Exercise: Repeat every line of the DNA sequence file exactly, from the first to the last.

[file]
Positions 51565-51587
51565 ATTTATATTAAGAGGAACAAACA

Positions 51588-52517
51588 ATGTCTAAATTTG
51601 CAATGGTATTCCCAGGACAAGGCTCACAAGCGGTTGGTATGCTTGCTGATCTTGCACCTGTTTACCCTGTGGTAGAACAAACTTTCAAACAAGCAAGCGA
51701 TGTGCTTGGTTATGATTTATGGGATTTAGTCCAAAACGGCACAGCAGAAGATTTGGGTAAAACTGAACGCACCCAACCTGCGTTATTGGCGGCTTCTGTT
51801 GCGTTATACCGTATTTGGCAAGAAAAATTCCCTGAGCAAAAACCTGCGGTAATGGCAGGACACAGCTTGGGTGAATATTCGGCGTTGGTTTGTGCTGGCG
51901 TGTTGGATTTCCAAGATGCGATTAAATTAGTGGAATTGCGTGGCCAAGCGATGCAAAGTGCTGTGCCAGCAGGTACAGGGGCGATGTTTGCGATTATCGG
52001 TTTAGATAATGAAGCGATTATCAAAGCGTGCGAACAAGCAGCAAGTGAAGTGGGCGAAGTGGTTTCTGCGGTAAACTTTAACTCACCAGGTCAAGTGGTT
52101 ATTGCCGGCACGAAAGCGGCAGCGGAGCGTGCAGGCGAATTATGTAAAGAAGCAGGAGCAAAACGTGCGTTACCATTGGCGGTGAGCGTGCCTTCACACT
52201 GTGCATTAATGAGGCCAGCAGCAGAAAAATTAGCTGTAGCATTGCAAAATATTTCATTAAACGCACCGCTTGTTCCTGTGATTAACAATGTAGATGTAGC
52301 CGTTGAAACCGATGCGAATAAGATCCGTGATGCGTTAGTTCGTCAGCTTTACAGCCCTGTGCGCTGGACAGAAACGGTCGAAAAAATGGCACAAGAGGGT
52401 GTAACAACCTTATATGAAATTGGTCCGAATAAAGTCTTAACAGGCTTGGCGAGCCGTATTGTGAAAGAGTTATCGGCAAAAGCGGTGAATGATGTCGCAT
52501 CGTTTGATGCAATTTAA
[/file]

Positions 51565-51587
51565 ATTTATATTAAGAGGAACAAACA

Positions 51588-52517
51588 ATGTCTAAATTTG
51601 CAATGGTATTCCCAGGACAAGGCTCACAAGCGGTTGGTATGCTTGCTGATCTTGCACCTGTTTACCCTGTGGTAGAACAAACTTTCAAACAAGCAAGCGA
51701 TGTGCTTGGTTATGATTTATGGGATTTAGTCCAAAACGGCACAGCAGAAGATTTGGGTAAAACTGAACGCACCCAACCTGCGTTATTGGCGGCTTCTGTT
51801 GCGTTATACCGTATTTGGCAAGAAAAATTCCCTGAGCAAAAACCTGCGGTAATGGCAGGACACAGCTTGGGTGAATATTCGGCGTTGGTTTGTGCTGGCG
51901 TGTTGGATTTCCAAGATGCGATTAAATTAGTGGAATTGCGTGGCCAAGCGATGCAAAGTGCTGTGCCAGCAGGTACAGGGGCGATGTTTGCGATTATCGG
52001 TTTAGATAATGAAGCGATTATCAAAGCGTGCGAACAAGCAGCAAGTGAAGTGGGCGAAGTGGTTTCTGCGGTAAACTTTAACTCACCAGGTCAAGTGGTT
52101 ATTGCCGGCACGAAAGCGGCAGCGGAGCGTGCAGGCGAATTATGTAAAGAAGCAGGAGCAAAACGTGCGTTACCATTGGCGGTGAGCGTGCCTTCACACT
52201 GTGCATTAATGAGGCCAGCAGCAGAAAAATTAGCTGTAGCATTGCAAAATATTTCATTAAACGCACCGCTTGTTCCTGTGATTAACAATGTAGATGTAGC
52301 CGTTGAAACCGATGCGAATAAGATCCGTGATGCGTTAGTTCGTCAGCTTTACAGCCCTGTGCGCTGGACAGAAACGGTCGAAAAAATGGCACAAGAGGGT
52401 GTAACAACCTTATATGAAATTGGTCCGAATAAAGTCTTAACAGGCTTGGCGAGCCGTATTGTGAAAGAGTTATCGGCAAAAGCGGTGAATGATGTCGCAT
52501 CGTTTGATGCAATTTAA